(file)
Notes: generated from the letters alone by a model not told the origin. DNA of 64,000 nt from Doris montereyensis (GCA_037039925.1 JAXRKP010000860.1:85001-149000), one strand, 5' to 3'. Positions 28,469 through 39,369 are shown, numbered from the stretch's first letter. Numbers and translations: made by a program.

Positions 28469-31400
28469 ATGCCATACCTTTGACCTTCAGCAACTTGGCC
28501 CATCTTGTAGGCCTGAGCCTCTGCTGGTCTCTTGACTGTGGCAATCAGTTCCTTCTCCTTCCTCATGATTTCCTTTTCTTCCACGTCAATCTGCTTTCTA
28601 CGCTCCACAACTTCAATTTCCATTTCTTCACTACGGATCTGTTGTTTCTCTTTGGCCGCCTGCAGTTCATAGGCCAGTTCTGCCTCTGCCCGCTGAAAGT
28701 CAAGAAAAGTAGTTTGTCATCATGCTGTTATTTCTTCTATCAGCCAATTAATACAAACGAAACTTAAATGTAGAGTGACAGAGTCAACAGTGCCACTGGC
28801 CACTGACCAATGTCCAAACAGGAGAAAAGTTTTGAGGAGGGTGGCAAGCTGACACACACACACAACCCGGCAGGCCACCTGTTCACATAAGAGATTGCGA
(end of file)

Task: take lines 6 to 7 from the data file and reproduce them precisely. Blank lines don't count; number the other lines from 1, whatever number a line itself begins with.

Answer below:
28701 CAAGAAAAGTAGTTTGTCATCATGCTGTTATTTCTTCTATCAGCCAATTAATACAAACGAAACTTAAATGTAGAGTGACAGAGTCAACAGTGCCACTGGC
28801 CACTGACCAATGTCCAAACAGGAGAAAAGTTTTGAGGAGGGTGGCAAGCTGACACACACACACAACCCGGCAGGCCACCTGTTCACATAAGAGATTGCGA